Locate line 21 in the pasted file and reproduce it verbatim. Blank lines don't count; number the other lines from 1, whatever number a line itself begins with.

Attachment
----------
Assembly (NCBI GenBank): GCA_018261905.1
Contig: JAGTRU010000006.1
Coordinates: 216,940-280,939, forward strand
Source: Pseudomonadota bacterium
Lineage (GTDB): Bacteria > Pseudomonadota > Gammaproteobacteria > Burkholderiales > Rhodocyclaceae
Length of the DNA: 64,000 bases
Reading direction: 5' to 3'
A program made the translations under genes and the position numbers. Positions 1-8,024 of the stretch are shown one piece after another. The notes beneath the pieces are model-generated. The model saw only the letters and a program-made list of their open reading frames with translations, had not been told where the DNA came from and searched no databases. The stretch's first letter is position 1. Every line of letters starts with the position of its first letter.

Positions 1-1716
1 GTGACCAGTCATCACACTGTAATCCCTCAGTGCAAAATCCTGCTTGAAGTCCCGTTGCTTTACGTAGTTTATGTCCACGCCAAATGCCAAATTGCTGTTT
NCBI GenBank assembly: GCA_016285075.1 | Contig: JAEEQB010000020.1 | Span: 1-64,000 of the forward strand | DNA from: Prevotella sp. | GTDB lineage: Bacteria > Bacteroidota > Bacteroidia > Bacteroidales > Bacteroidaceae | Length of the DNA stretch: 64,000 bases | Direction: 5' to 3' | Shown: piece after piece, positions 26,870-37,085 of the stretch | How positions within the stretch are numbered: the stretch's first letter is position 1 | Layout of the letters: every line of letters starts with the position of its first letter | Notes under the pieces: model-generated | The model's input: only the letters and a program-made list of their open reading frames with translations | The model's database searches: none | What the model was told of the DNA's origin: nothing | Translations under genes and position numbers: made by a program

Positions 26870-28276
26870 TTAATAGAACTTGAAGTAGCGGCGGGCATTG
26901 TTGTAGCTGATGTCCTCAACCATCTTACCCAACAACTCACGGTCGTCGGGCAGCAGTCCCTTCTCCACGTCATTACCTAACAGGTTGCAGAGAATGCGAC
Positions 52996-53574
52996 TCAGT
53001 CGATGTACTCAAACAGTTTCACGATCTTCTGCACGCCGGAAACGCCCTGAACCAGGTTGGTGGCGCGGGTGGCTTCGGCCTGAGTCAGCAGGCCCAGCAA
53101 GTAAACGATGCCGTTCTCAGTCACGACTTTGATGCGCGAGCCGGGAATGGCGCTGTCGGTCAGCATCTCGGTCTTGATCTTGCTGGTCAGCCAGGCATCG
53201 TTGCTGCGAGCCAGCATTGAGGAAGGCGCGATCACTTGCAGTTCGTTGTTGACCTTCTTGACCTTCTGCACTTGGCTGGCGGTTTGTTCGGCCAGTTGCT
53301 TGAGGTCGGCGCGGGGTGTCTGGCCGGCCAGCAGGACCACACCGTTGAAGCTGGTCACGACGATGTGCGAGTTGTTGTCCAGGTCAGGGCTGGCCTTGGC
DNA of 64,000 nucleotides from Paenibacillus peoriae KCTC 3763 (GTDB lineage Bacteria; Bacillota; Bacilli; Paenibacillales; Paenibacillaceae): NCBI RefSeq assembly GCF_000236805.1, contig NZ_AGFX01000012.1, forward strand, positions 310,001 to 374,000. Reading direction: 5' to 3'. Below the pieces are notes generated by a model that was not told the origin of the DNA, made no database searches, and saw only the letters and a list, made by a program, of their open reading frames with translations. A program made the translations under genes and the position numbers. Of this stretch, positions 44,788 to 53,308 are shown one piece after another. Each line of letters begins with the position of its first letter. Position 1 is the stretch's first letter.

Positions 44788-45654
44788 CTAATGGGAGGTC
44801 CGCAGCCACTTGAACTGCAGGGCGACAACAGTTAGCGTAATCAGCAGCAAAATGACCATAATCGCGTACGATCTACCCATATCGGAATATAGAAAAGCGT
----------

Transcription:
DNA of 64,000 nucleotides from Paenibacillus peoriae KCTC 3763 (GTDB lineage Bacteria; Bacillota; Bacilli; Paenibacillales; Paenibacillaceae): NCBI RefSeq assembly GCF_000236805.1, contig NZ_AGFX01000012.1, forward strand, positions 310,001 to 374,000. Reading direction: 5' to 3'. Below the pieces are notes generated by a model that was not told the origin of the DNA, made no database searches, and saw only the letters and a list, made by a program, of their open reading frames with translations. A program made the translations under genes and the position numbers. Of this stretch, positions 44,788 to 53,308 are shown one piece after another. Each line of letters begins with the position of its first letter. Position 1 is the stretch's first letter.